Dog and Cat Joint Health Care
Joint Health Care for a Healthier, Happier Life
There are many different joint conditions that affect our pets from diseases such as osteoarthritis; disorders including elbow dysplasia, hip dysplasia and floating kneecaps; to joint trauma such as a cruciate ligament tear or ankle fracture.
Signs of joint pain in your pet
- Awkward movements
- Stiffness or moving slowly
- Difficulty standing from a sitting or lying position
- Limping or favouring a leg
- Refusal to jump or climb stairs
- An aversion to being touched or picked up
- Swelling in the joints
- Changes in personality
- Bad temper
- Decreased grooming in cats or increased grooming in specific areas
- Cats eliminating outside the litter box
Your pets may be suffering from more than just joint pain if they exhibit any of these signs so it’s best to take them to your vet for a checkup to determine what’s causing their pain and suffering.
Causes of joint problems
There are many reasons for the development of joint problems in pets but here are some of the usual suspects:
- Lack of exercise
- Joint disorders, diseases, and conditions
- Early trauma or injury
Obesity is not just a people problem; our pets are packing on the pounds too. Stats from the Canadian Veterinary Medical Association show that almost 36% of our pets are obese, and it’s worse south of the border where 52.5% of dogs and 58.3% of cats are said to be obese by their veterinarians.
Obesity is caused by pets consuming too many calories and under-exercising. Many pets foods and treats we buy for our furry family members contain high-carbohydrate fillers such as corn, wheat, rice and soy. Just as in humans, eating a high-carbohydrate diet results in weight gain.
All that extra weight puts tremendous pressure on your pet’s frame, which can result in permanent damage to tendons and ligaments. A high-carbohydrate diet also promotes inflammation, which can exacerbate existing joint problems.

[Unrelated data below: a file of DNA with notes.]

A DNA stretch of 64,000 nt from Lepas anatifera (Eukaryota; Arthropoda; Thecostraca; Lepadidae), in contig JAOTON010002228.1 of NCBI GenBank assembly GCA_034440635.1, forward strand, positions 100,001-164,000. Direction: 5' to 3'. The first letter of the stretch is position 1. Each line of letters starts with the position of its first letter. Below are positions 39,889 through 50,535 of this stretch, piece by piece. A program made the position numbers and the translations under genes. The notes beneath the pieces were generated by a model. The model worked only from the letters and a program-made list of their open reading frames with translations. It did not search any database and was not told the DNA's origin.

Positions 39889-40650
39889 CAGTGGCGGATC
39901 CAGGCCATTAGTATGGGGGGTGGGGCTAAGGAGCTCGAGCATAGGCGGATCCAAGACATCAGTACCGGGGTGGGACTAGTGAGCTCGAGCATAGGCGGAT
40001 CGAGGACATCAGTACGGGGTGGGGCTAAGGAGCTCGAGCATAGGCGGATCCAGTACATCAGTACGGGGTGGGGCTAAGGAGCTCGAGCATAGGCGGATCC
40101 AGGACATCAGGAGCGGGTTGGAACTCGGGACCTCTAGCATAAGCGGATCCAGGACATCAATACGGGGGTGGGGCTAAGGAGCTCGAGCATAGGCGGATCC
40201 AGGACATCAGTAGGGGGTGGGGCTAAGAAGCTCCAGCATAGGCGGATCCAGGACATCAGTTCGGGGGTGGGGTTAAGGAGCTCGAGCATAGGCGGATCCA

Lack of exercise goes against the very nature of cats and dogs — being athletic is in their genes. If you don’t give your pets ample opportunities to exercise, they can develop bone and joint problems. Exercise is also the best way to keep your pets at their optimal weight.
The quality of exercise also matters. Twenty minutes of sustained aerobic exercise, three times a week is recommended as is alternating the types of activities in order to exercise all muscle groups. Consistency is key: exercising your pets only on weekends when you have more time could expose them to injury.
There are a variety of joint diseases, disorders and conditions that cause problems for your pets including:
- Hip dysplasia is a developmental, genetic condition that occurs when the hip joint is not properly formed, causing pain and discomfort as the joint scrapes and grinds during movement. Hip dysplasia is more common in large breed dogs including Newfoundland, Saint Bernard, Old English Sheepdog, Rottweiler, German Shepherd, Golden Retriever, Alaskan Malamute, Labrador Retriever and Samoyed.
- Elbow dysplasia refers to the abnormal development of the elbow joint in young, rapidly-growing, large-breed dogs, which can lead to osteoarthritis of the elbow.
- Joint trauma can contribute to the development of joint problems. Some of the more common types of trauma include cruciate ligament tear (knee joint), dislocation of the hip or elbow and joint fractures of the shoulder, elbow, hip and stifle (knee) joints.
- Osteoarthritis, or Degenerative Joint Disease, refers to chronic joint inflammation that’s caused by thinning of joint cartilage and the build-up of fluid in the joint. Bony outgrowths around the joint are common with this condition. Older dogs are most at risk of developing this disease.
- Other conditions and diseases such as lyme disease, cancer and hyperparathyroidism can cause joint paint and arthritis.
Sometimes trauma in a pet’s early years can cause joint pain or arthritis later in life. Some examples include falling off the couch or down the steps, squeezing into small places or chasing after something and forgetting they are tethered to a leash. Do your best to protect your pets from injury, especially when they are young, by puppy/kitty proofing your home and training your dog to properly walk on leash.
Read More About Joint Health
Here is a list of some conventional treatments and complementary therapies that can help relieve pain, get your pet moving again and keep their joints healthy and strong.